Sports have been a part of my life for as long as I can remember. I’m not sure exactly how old I was the first time my mom asked me to come run the last quarter mile together as she trained for yet another road race, but I can be certain of two things – first, it was too soon; and second, my lifelong love-hate relationship with running started that moment.

It wasn’t my idea of fun at the time, but I never really stopped running since then. I’ve gone on to play soccer, football, rugby, and even finished a couple of marathons, an act of running excess that would have repulsed younger versions of me.

Playing sports is one of the only things I still do that I did as a young child – I don’t listen to the same music, I don’t read the same books, watch the same shows, I don’t dress the same way, but I still root for the same teams and play the same sports.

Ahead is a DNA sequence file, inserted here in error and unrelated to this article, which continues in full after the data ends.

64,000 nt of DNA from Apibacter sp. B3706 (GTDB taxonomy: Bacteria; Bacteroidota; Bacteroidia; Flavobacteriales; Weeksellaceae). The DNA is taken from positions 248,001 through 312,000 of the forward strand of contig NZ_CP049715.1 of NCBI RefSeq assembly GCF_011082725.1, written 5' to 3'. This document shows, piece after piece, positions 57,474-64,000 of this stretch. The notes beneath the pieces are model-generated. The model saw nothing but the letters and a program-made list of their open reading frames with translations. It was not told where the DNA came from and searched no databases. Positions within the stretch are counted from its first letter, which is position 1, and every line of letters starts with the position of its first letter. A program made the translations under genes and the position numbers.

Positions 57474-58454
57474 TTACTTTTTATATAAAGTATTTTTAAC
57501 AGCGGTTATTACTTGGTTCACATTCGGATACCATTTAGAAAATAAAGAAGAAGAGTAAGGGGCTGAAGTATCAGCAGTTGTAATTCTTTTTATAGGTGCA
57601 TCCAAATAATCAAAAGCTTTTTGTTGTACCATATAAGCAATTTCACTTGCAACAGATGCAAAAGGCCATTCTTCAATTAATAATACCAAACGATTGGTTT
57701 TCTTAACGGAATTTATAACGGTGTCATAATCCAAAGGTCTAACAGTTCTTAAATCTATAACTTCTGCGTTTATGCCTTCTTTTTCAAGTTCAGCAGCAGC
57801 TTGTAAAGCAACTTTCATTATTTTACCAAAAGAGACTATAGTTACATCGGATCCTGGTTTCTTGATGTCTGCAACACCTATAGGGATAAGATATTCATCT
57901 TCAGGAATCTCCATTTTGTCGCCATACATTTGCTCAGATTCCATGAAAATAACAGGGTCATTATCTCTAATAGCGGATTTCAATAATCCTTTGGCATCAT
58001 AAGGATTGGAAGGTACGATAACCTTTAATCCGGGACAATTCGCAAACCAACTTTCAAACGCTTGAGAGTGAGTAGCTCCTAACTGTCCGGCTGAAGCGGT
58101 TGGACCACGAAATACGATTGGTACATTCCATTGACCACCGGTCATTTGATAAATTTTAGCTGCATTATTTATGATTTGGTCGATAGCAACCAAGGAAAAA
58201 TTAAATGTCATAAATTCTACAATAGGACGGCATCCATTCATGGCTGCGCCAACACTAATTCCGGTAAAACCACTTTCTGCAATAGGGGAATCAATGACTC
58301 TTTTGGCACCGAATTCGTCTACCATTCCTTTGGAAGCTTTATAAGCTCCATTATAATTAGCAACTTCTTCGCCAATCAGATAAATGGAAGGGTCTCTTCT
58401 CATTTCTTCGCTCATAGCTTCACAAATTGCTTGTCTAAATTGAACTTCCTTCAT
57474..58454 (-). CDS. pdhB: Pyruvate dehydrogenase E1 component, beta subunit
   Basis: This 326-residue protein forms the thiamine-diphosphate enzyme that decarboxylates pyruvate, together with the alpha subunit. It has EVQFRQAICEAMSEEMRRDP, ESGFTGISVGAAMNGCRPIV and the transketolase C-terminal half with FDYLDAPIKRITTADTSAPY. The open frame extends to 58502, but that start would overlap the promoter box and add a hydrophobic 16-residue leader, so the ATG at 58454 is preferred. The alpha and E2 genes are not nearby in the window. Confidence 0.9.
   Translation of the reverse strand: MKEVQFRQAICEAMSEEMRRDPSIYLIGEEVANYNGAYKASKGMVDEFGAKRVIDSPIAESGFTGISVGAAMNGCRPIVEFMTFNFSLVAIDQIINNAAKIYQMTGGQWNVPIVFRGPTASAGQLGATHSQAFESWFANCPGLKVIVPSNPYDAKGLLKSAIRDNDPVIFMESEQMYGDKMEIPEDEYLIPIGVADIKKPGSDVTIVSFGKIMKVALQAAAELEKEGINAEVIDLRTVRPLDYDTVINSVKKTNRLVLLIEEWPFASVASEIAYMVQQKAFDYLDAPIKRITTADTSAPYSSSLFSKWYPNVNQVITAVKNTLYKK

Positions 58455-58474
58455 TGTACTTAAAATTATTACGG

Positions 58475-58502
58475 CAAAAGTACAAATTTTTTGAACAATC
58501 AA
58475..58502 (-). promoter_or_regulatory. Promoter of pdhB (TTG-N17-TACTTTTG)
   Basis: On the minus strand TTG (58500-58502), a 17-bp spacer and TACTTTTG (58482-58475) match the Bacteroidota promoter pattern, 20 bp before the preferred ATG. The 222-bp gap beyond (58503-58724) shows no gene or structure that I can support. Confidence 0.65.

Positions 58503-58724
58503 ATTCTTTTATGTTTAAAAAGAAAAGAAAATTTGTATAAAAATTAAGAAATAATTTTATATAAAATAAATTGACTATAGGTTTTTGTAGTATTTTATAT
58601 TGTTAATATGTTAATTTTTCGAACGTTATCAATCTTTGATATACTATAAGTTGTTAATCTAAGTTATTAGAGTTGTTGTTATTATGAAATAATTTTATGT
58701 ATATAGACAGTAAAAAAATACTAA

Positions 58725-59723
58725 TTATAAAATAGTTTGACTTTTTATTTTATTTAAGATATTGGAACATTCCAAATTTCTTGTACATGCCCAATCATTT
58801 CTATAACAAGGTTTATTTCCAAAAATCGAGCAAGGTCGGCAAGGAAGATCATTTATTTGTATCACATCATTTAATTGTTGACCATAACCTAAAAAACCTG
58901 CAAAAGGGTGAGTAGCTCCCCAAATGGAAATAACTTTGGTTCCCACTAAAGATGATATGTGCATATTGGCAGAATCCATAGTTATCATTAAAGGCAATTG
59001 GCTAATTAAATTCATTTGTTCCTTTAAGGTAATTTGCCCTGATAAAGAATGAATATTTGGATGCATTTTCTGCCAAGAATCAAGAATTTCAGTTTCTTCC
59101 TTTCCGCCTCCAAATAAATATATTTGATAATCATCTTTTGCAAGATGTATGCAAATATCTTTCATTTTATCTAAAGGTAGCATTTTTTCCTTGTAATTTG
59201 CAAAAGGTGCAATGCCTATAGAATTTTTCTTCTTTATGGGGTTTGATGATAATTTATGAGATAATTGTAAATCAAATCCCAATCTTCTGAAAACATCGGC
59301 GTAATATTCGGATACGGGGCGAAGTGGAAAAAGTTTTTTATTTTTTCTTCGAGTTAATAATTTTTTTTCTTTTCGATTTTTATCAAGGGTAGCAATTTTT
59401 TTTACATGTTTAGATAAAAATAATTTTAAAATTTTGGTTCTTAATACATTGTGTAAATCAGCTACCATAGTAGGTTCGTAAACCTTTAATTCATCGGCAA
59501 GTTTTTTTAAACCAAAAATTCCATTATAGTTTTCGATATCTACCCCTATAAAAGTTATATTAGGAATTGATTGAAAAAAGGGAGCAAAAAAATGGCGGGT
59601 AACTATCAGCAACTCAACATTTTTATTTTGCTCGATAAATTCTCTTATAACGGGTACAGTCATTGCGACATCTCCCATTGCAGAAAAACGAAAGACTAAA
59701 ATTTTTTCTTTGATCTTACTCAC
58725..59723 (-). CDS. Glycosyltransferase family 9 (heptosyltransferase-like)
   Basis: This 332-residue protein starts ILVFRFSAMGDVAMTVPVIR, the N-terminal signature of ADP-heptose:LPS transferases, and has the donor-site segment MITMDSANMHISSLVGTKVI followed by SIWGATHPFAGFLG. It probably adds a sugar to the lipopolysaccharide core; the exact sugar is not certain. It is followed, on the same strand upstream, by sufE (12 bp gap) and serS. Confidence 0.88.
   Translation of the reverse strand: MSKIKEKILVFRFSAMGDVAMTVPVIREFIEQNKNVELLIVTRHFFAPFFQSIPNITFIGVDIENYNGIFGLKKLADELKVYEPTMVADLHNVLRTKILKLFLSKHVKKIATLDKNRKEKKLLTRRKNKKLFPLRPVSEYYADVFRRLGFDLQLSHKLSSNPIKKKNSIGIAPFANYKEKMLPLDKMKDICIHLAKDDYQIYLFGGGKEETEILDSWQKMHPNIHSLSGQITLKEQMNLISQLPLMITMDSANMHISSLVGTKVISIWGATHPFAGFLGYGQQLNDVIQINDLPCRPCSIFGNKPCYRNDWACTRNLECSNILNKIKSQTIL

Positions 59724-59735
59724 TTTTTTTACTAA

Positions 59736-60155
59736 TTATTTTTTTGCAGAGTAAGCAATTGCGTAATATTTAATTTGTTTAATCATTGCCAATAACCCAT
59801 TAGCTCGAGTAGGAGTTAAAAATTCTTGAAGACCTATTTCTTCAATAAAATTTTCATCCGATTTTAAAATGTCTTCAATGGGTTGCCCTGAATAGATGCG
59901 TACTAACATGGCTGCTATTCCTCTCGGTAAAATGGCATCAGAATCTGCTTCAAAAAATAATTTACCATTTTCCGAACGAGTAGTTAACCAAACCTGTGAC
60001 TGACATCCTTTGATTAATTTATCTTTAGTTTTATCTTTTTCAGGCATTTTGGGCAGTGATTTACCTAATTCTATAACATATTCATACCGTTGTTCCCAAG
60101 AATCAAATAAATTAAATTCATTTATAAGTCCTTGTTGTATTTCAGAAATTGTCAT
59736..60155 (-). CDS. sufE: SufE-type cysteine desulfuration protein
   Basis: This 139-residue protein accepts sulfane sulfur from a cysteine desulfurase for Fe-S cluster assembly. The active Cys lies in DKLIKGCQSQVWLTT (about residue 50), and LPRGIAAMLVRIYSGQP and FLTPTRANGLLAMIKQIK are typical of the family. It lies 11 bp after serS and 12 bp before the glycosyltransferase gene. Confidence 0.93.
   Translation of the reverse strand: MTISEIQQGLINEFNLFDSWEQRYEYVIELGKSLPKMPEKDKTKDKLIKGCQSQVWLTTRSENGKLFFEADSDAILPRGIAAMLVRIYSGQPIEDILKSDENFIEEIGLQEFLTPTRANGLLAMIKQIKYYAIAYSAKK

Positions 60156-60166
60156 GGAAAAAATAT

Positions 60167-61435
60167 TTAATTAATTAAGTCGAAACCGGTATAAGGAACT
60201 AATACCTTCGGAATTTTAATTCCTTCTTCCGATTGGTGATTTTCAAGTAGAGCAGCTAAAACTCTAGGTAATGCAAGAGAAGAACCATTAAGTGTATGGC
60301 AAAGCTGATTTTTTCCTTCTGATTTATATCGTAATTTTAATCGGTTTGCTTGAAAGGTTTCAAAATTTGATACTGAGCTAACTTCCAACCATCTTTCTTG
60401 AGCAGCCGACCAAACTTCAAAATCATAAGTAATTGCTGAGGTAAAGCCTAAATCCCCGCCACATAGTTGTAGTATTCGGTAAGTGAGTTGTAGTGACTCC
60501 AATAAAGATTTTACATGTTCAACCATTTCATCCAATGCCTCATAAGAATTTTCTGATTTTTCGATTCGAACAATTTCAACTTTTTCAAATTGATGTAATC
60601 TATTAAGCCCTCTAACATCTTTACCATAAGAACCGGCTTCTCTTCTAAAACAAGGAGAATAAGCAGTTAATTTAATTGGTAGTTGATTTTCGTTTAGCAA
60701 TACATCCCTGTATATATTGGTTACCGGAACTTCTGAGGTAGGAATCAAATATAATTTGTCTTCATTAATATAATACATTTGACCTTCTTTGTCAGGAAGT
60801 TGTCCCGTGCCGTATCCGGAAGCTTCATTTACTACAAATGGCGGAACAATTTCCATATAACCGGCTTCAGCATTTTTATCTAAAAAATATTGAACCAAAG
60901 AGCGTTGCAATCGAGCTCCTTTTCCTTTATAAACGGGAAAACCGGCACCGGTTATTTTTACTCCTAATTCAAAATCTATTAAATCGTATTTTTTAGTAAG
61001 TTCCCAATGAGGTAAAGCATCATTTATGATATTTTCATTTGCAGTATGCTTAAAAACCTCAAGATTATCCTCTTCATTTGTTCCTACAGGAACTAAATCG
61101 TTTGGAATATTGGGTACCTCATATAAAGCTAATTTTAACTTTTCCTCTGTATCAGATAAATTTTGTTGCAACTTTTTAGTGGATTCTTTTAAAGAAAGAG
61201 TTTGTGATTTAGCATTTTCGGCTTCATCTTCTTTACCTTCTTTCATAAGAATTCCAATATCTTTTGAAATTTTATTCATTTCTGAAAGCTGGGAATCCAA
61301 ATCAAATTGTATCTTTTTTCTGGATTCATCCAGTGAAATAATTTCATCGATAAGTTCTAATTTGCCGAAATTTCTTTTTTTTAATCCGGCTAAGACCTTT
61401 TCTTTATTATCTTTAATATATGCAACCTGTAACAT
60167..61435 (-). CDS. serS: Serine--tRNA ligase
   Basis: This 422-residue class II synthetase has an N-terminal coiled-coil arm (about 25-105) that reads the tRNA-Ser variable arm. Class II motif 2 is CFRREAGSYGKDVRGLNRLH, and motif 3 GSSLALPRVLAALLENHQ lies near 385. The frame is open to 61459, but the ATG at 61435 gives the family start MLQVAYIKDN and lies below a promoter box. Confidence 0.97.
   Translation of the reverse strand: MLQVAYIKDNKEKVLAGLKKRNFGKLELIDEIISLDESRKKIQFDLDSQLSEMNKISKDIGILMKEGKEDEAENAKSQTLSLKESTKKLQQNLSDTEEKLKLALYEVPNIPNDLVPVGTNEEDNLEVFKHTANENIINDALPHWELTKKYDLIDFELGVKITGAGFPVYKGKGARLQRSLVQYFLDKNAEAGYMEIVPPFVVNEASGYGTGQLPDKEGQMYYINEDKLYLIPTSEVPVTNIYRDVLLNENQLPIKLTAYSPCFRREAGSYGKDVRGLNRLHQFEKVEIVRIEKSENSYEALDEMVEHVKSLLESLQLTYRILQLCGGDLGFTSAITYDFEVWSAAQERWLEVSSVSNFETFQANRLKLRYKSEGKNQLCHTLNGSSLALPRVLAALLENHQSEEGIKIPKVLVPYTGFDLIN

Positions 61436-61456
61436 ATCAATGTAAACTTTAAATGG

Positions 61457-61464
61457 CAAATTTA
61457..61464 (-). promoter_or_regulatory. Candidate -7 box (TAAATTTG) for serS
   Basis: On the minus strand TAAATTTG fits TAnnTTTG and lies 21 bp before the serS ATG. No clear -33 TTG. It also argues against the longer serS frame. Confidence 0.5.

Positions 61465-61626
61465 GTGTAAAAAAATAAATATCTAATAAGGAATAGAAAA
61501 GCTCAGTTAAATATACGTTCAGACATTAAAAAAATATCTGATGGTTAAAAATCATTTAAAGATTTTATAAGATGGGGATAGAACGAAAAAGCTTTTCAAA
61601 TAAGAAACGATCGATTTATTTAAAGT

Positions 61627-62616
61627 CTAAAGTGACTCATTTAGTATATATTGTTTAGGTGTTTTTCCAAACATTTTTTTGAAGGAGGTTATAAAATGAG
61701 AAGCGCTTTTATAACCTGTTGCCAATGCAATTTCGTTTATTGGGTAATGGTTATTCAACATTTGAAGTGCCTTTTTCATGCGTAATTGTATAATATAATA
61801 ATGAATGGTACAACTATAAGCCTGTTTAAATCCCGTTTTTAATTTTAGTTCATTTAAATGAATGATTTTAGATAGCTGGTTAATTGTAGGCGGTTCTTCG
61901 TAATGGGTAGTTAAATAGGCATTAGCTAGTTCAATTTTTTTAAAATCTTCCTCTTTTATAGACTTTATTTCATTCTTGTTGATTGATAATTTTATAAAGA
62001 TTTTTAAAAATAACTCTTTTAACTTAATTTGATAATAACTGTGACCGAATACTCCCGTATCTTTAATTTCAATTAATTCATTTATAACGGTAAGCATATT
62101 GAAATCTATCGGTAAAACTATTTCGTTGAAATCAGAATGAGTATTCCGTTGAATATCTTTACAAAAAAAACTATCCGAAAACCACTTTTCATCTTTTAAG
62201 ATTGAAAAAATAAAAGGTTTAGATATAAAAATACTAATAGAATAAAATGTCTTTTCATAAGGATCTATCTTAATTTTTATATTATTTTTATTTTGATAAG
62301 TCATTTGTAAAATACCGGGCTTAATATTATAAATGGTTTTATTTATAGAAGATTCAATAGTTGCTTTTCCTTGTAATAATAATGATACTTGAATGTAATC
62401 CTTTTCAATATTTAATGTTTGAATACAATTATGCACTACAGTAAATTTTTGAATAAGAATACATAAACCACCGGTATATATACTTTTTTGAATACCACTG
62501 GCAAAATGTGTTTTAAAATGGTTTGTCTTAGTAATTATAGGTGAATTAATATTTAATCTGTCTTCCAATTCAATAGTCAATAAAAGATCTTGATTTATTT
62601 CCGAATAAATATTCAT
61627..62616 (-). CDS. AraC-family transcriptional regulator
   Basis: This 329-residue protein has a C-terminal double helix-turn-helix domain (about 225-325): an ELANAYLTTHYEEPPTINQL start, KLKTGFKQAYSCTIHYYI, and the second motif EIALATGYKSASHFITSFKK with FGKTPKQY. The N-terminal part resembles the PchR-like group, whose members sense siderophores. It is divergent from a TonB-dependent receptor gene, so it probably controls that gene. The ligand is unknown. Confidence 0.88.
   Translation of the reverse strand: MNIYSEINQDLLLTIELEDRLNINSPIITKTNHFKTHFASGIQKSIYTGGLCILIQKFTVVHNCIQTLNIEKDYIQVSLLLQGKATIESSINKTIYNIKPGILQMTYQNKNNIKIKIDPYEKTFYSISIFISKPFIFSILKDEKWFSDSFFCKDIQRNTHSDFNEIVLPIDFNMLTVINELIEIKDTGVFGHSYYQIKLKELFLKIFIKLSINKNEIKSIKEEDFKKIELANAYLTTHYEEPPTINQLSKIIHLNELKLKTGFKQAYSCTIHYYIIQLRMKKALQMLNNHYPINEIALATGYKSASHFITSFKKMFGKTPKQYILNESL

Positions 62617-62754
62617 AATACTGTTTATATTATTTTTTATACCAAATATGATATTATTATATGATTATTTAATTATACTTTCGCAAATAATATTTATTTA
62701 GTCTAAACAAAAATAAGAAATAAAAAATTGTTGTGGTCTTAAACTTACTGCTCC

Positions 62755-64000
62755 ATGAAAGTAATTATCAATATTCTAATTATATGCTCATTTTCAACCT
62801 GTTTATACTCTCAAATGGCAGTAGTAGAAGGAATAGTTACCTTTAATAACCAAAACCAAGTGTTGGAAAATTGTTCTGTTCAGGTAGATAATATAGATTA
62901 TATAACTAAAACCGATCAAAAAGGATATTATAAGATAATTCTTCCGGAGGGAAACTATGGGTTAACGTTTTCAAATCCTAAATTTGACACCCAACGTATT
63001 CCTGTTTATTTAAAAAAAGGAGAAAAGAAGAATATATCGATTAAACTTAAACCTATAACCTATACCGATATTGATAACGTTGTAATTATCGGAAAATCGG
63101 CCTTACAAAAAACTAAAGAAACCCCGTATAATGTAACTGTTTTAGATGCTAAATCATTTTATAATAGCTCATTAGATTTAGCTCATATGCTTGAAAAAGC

There are a lot of ways to learn life skills while having fun and building lifelong friends, but sports will always hold a special place for me. I believe we practice sports to win the game, and we play the game to practice for life. Sports give us a relatively low-risk way to test our limits in difficult situations. Playing sports taught me how to show up and do my job even when I don’t really want to. It taught me how to lead when others are counting on me to do the right thing, and how to work together with a team to accomplish a common goal. The speed and stress of competition taught me to internalize the easy decisions, to focus on what really matters and make the right decision before it’s too late. Sports also taught me how to overcome fear, pain, and fatigue. They taught me how to handle disappointment, and how to celebrate victories with respect and friendship. These are the real lessons of playing sports – more than how to throw a ball or sidestep a tackler, sports prepared me for the challenges of life. That’s what I still play for today.